Driving offences decline could be due to specialist road officer cuts, say MPs

Published Tue, 15/03/2016 - 15:46

The reduction in the number of motoring offences over the past decade may be due to cuts in the number of specialist road police officers rather than an improvement in driving standards, MPs have claimed.

The total number of offences detected on roads in England and Wales more than halved from 4.3 million in 2004 to 1.6 million in 2013, the last year for which figures are available.

But the Commons Transport Select Committee noted that the number of convictions for "causing death" on the road - an offence which it is assumed is always recorded - has "remained steady" from 303 in 2004 to 311 in 2014.

The report described this as "significant" because it suggests the reduction in overall offences does not represent how many crimes are "actually being committed" on roads.

The number of specialised road policing officers has fallen consistently over the past decade, from 7,104 in 2005 to 4,356 in 2014.

MPs recommended that the effectiveness of speed awareness courses in reducing re-offending on their own should be examined.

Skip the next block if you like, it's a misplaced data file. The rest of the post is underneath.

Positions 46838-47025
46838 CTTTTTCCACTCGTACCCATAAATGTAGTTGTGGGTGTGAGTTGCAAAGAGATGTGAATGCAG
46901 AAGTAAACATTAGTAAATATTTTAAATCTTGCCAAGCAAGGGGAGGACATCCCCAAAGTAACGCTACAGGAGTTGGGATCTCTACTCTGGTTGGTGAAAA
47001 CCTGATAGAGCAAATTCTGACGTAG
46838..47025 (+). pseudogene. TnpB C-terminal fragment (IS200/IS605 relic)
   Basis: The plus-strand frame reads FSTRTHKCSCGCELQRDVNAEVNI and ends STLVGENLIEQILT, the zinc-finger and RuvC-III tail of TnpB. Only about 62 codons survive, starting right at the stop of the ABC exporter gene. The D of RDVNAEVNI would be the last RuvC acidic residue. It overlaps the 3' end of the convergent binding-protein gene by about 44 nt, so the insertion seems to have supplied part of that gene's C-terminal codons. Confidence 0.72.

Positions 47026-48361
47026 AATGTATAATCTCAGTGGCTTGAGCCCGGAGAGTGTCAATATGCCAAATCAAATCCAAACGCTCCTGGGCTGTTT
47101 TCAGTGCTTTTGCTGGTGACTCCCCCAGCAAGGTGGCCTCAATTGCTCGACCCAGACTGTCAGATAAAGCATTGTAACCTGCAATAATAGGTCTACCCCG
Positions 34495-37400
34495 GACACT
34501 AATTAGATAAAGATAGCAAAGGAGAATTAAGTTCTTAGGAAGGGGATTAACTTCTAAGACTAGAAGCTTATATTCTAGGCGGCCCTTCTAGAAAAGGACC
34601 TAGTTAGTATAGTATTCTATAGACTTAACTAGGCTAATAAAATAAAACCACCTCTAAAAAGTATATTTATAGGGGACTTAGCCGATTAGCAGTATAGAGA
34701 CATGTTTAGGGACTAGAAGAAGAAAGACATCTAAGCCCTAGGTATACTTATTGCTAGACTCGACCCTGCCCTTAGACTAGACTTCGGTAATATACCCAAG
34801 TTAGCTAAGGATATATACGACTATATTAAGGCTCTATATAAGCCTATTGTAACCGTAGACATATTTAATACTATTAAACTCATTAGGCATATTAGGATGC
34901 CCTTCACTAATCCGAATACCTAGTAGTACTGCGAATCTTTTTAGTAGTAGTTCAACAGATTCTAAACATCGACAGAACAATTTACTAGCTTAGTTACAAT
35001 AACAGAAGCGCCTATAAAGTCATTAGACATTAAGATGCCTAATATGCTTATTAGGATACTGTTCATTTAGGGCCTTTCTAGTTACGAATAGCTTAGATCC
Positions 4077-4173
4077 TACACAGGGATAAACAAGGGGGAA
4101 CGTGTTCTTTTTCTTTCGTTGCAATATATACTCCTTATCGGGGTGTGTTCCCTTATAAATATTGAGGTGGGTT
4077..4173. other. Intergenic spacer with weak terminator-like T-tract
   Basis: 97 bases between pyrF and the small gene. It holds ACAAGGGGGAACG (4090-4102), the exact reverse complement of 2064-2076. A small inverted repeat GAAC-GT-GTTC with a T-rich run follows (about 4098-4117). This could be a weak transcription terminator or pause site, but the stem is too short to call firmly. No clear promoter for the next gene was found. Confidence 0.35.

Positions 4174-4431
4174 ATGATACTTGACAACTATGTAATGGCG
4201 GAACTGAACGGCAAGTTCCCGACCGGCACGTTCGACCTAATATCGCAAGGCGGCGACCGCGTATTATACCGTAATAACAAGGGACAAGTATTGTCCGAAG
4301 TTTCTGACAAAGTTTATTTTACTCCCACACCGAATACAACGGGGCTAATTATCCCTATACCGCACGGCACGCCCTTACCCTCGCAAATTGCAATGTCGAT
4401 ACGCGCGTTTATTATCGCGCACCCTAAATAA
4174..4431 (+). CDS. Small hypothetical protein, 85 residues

Committee chairwoman Louise Ellman said: "The fall in overall road offences does not reflect an improvement in driving.

"The Department for Transport says education, engineering and enforcement are key to road safety. One cannot exist without the other.

"The committee recommends research to determine whether the use of diversionary education courses for poor driving has produced the required deterrent effect."

She added: "If enforcement of road traffic laws is to be effective, the decline in specialist roads policing officers must be halted."

Department for Transport figures for 2014 show that road fatalities grew by 4% from the previous year to 1,775 and the number of people seriously injured increased by 5% to 22,807.

GEM Motoring Assist chief executive David Williams MBE said: “The number of total offences recorded has fallen. What is significant is that there has been no fall in the number of offences resulting in a death. This clearly shows that the offences are still being committed, but with fewer and fewer traffic police on the roads, it can only mean that more and more people are getting away with it.

“Enforcement is the vital link in the chain when all other road safety interventions have failed. Road safety education will not work unless there is the real threat of being caught breaking the law.”

Neil Greig of road safety charity the Institute of Advanced Motorists said, while most law-abiding drivers would welcome the committee's report, it was "unlikely to be possible" for police forces to increase their number of specialist traffic officers due to budget restraints.

He added: "Targeted enforcement, better intelligence and more efficient use of police resources could be just as effective. Every police officer should be on the look-out for road traffic offenders."